cerebral cortex projection neuron development, diversity, disease and regeneration

Current Members

Group shot of Macklis Lab members outside the Center for European Studies in 2019

Principal Investigator

Photo of Jeffrey D. Macklis

Jeffrey Macklis investigates molecular controls and mechanisms over neuron subtype specification, development, diversity, axon guidance-circuit formation, and pathology in the cerebral cortex. His lab seeks to apply developmental controls toward brain and spinal cord regeneration and directed differentiation for therapeutic and mechanistic screening.

Graduate Students

Photo of Priya Veeraraghavan

I am investigating mechanisms of RNA regulation in neurons, focusing on axonal transport in cortical projection neurons.

Photo of Ji-Yoon Kim

I am interested in investigating the molecular mechanisms underlying the development of cerebral cortex associative neurons and their circuitry.

Photo of Tien Tran

I am interested in the contribution of local translational control to the development and diversity of neurons and their circuitry.

Photo of Dustin Tillman

I investigate how subcellular regulation of growth cone proteins leads to the construction of highly precise neural circuitry during cortical development.

Photo of Mariale Vincent Allende

I am investigating the development of corticospinal projection neurons as well as their regeneration after spinal cord injury at the molecular level.

Postdoctoral Scientists

Photo of Yasuhiro Itoh

I am interested in the molecular mechanisms underlying how neuronal axons find their appropriate path during projection, and subsequently their postsynaptic targets to form intricate circuits.

Photo of Omer Durak

I am interested in understanding the molecular and cellular mechanisms underlying the establishment of callosal projection neuron (CPN) circuitry, and the role of CPN in disease-relevant social and cognitive behavior.

Photo of Manuel Peter

I am interested in the assembly and function of neuronal circuits during human cortical development, and I am especially interested in the molecular mechanisms that determine neuronal identity and function.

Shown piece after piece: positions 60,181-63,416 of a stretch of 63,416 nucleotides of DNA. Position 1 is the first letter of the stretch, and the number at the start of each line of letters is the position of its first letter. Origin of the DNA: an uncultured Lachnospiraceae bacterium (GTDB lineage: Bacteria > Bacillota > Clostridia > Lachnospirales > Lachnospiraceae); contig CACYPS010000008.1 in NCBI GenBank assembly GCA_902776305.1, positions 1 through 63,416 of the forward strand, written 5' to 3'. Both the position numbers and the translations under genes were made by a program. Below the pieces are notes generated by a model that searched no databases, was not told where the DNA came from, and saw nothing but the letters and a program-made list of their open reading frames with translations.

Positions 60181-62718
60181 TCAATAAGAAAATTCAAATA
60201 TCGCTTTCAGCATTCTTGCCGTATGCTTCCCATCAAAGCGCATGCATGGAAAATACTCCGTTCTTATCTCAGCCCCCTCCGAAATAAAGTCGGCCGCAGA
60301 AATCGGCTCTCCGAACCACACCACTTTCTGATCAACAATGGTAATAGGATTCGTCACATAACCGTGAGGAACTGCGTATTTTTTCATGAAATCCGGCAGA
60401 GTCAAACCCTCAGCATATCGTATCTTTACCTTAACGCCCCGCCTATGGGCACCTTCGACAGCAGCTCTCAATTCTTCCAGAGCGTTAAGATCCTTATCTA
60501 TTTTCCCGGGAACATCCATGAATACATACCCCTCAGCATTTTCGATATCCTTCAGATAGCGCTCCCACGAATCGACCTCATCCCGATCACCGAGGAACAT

Photo of Anne Engmann

I am interested in molecular pathways regulating axonal outgrowth and guidance of corticospinal motor neurons during development, and following injury to the central nervous system.

Photo of John Froberg

I use novel sequencing strategies to understand multiple aspects of RNA biology in cortical neurons and growth cones.

Undergraduate Students

Photo of Huong Le

I am investigating potentially subtype-diverse function of the protein TDP-43 in cortical projection neurons.

Photo of Esther Chai

I am working to identify subcellular components that function in subtype-specific neuronal growth cones to enable proper neural circuitry formation.

Support Scientists

Photo of Bonnie Wall

I am applying my background in evolutionary biology, genetics, and chemistry to molecular development, and genetics across multiple projects.

Photo of Melody Ross

I am applying my background in yeast genetics and molecular biology to multiple molecular and genetics related projects.

Photo of Holly McKee

Utilizing my background in genetics and stem cell biology, I support investigations into the molecular mechanisms of neurodevelopment and circuitry.

Photo of Duane Nguyen

By applying my skills and previous experiences in cellular and development neurobiology, I aim to contribute towards research in sub-type neuronal development and specification and regenerative spinal cord injury modeling.

Photo of Megi Hoxha

I am utilizing my knowledge from undergrad and skills in behavioral neuroscience to assist in investigating the development of CPN circuity and disorders related with it.

Photo of Jaewon Heo

My scientific interests lie in exploring powerful molecular tools/techniques, and furthering their practical applications.

Alumni

Photo of John Hatch

I investigate the mechanisms responsible for building circuits in the cortex during development.

Photo of Kadir Ozkan

I am interested in cellular repair of upper motor neuron circuitry diseased in ALS and spinal cord injury. Besides, I investigate the development, connectivity, and diversity of corticostriatal neurons.

Photo of Jisoo Kim

I plan to focus on corticospinal developmental growth and regeneration, employing analysis of growth cone molecular machinery.

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